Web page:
Mexico First to Kick Off Critical North American Elections

Far-left candidate Claudia Sheinbaum was elected Mexico’s next president, becoming the first female president in the country’s history.

The 61-year-old Sheinbaum, outgoing President Andrés Manuel López Obrador’s chosen successor, vowed to continue López Obrador’s populist policies when she greeted supporters in Mexico City after last Sunday’s election.

The June 2 elections marked the largest in Mexico’s history with over 98 million voters registered to vote, along with another 1.4 million Mexicans living abroad. Voter turnout matched Mexico’s previous elections with roughly 60 percent of registered voters casting a ballot.

According to the National Electoral Institute, Sheinbaum won roughly 60 percent of the vote with opposition candidate Xóchitl Gálvez, also a woman, coming in second with around 28 percent. Jorge Álvarez Máynez took third place with roughly 10 percent of the vote.

Sheinbaum, the former mayor of Mexico City, told her supporters that both Gálvez and Máynez called to concede the race.

This year’s election season was marred by intense violence, with the government reporting over 20 political killings since last fall. However, independent estimates place the number of murdered candidates at 34.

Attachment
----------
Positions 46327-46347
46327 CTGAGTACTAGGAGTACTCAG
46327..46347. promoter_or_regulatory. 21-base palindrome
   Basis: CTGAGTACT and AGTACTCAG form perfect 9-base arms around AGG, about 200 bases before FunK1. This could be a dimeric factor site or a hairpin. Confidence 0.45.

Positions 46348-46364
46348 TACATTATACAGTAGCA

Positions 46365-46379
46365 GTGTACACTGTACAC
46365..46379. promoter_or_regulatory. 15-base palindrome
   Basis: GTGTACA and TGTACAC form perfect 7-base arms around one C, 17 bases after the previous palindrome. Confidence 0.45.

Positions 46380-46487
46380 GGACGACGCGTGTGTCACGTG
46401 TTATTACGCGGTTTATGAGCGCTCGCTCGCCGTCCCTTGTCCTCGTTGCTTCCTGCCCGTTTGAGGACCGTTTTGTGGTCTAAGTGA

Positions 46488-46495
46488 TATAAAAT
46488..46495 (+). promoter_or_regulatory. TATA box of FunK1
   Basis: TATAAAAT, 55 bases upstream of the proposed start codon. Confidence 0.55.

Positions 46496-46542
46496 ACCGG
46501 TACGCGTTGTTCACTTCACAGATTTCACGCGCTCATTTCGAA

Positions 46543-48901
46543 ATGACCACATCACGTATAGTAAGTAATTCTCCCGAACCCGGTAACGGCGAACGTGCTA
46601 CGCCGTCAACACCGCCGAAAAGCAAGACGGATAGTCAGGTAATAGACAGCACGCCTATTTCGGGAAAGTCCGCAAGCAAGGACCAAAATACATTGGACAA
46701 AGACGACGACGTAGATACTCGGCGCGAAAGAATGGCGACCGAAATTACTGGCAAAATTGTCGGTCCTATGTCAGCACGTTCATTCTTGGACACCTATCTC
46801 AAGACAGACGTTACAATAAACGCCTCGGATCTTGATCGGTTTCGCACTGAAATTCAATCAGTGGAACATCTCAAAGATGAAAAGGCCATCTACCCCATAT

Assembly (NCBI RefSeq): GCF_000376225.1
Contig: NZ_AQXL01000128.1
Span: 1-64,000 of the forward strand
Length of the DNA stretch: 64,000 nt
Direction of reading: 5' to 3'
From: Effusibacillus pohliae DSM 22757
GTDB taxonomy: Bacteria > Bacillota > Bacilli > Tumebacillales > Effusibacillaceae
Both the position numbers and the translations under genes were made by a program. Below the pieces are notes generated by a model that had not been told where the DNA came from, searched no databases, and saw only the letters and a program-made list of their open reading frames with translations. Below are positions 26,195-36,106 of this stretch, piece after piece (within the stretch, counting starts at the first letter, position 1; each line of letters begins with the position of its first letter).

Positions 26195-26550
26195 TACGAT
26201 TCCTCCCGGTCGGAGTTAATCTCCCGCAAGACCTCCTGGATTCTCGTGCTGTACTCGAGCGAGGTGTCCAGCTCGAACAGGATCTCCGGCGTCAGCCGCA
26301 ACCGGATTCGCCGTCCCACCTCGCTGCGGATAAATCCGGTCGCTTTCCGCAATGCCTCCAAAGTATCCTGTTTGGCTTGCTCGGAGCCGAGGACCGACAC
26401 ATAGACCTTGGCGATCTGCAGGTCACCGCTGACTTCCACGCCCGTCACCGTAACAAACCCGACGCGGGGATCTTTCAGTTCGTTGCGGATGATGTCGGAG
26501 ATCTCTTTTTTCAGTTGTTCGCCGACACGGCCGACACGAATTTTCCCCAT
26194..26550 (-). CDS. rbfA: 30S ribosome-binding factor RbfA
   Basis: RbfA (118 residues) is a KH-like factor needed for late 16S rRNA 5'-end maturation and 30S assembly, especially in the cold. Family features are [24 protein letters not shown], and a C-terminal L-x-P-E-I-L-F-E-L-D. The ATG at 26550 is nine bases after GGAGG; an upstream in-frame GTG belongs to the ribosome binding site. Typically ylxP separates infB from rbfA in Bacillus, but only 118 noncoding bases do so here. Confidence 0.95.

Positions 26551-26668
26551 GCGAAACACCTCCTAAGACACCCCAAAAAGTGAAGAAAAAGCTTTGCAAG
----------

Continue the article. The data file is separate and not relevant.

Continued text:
Voting in the southeastern town of Coyomeapan had to be suspended for several hours after violence broke out at the polling center.

Sheinbaum’s Morena party also held its majorities in both chambers of Mexico’s Congress.

After her victory was confirmed, Sheinbaum celebrated the “heroines who gave us our homeland,” whom she said paved the way for her to become Mexico’s first woman president.

Sheinbaum, who is also the first Jewish candidate elected to lead the country, will begin her six-year term in office on October 1. Mexico’s constitution does not permit presidents to seek a second term.

Voters in nine of Mexico’s 32 states also went to the polls to elect governors. Voters also chose candidates for both chambers of Congress, as well as mayors and other local officials.